People's History of the NHS


Portrait of Beverley Callaghan

I’m a District Nurse Team Leader and I work for Sandwell (and West Birmingham NHS Trust).

I have been nursing since 1978 (and that’s before some of you were even born!) - That’s a long time ago, and it actually doesn’t feel like a long time ago, because I’m due for retirement and I’m not really looking forward to going, not yet!

I love my job, I’m passionate about my job, and that really has never changed. Even though I’ve seen some ups and downs, both in my personal life and my professional career, I’ve always remained a very positive person. I not only see the half full, I’m just excited that I’ve got a glass.

I’ve done many roles whilst I’ve been a nurse - and that’s one of the things that’s so amazing about nursing (the variety).

I worked as a student nurse and then I qualified, I worked on the surgical ward, a few years after that I had quite a serious car accident and for part of my recovery I worked on the district and d’you know what? I loved the district! Community nursing is where I’m at now and I started doing community nursing and then I did my district nursing course. I even then went on to do practice teaching and I became a community practice teacher, because actually I do love teaching as well. So I feel really, really fortunate because I’ve not only been able to do nursing which I love, I’m actually teaching patients and staff alike.

As a black, Caribbean nurse, who’s British-born, I really have my feet in two camps and I’ve seen a lot of things which sometimes haven’t always been good... As a black nurse I have been a minority and sometimes that causes problems but again I try to look at things in a positive way...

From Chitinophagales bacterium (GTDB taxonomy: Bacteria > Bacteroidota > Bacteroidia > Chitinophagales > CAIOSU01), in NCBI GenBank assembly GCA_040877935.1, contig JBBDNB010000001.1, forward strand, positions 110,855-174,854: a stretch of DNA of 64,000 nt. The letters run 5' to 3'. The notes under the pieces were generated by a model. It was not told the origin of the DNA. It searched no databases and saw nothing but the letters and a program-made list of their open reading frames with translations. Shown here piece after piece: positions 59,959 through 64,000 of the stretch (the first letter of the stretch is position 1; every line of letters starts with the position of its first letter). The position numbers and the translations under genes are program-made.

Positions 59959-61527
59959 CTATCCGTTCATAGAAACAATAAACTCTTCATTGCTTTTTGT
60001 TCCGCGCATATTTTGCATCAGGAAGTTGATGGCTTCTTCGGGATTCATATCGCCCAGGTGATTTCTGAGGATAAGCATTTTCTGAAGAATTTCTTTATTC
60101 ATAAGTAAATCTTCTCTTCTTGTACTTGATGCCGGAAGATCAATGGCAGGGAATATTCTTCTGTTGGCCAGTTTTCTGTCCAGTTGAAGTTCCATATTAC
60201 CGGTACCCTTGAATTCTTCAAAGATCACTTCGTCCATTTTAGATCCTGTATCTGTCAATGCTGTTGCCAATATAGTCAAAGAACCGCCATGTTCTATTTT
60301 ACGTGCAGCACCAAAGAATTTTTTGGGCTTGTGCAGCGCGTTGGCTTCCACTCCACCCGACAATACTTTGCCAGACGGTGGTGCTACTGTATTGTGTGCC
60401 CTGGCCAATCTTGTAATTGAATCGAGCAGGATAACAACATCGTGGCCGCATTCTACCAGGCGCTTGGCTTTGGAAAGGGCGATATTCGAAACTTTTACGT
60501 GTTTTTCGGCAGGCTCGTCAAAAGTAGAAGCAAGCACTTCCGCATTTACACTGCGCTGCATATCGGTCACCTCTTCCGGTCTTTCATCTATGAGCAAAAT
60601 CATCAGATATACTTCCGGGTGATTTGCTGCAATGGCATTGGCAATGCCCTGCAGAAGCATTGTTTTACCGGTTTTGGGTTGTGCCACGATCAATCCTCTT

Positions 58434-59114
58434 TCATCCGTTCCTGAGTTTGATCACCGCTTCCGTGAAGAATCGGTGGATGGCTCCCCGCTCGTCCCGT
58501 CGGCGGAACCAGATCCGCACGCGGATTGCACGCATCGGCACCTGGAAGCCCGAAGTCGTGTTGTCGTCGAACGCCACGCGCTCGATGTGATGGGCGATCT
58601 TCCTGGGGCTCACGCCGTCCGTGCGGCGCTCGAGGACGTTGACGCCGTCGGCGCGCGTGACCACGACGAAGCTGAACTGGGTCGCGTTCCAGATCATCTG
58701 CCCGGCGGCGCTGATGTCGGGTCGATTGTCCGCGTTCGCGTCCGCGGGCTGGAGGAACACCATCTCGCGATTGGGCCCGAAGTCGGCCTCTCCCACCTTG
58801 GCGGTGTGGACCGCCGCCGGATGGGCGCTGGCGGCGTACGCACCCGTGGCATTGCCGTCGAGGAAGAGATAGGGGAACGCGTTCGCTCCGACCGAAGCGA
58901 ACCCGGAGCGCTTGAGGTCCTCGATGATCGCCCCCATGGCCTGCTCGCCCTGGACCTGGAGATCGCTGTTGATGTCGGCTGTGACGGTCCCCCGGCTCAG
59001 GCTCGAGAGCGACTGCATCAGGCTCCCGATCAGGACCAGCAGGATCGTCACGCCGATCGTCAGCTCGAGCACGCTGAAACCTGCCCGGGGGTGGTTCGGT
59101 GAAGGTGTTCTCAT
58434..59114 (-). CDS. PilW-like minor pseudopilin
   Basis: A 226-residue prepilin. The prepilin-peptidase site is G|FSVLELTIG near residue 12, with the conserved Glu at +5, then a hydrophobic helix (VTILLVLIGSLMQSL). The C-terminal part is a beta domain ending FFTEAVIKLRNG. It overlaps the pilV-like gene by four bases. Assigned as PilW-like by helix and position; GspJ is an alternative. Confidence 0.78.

One of the amusing things that happened to me when I first started nursing, as you can imagine there weren’t that many BME people within our group. I was living in a nurse’s home and I remember cooking on the cooker; saucepan of water with some boiled dumplings. Now, that might not seem that strange to you now but I’m going back to 1978 and obviously it was strange to the people I was sharing a home with - ‘cause when I came downstairs, somebody had bitten a piece of my dumpling! You could see the tooth marks, well I was amused at the time and perhaps a little bit angry but we’ve come a long way and I think this demonstrates that very well. I think people now know that we eat dumplings; they’ve probably even had some themselves.

And that’s how I see life, life’s a journey and things are changing all the time, I just hope they continue to change, and change for the better.

All photographs copyright of Inès Elsa Dalal © 2019 Commissioned by Sandwell and West Birmingham NHS Trust, 2018. No photographs or text may be referenced or published elsewhere, without prior permission.

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